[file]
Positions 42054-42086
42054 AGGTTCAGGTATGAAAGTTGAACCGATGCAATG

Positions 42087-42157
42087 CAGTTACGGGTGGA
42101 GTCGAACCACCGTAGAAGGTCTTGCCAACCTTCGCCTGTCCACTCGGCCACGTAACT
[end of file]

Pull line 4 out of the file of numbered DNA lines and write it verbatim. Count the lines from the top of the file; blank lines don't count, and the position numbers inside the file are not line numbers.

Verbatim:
42087 CAGTTACGGGTGGA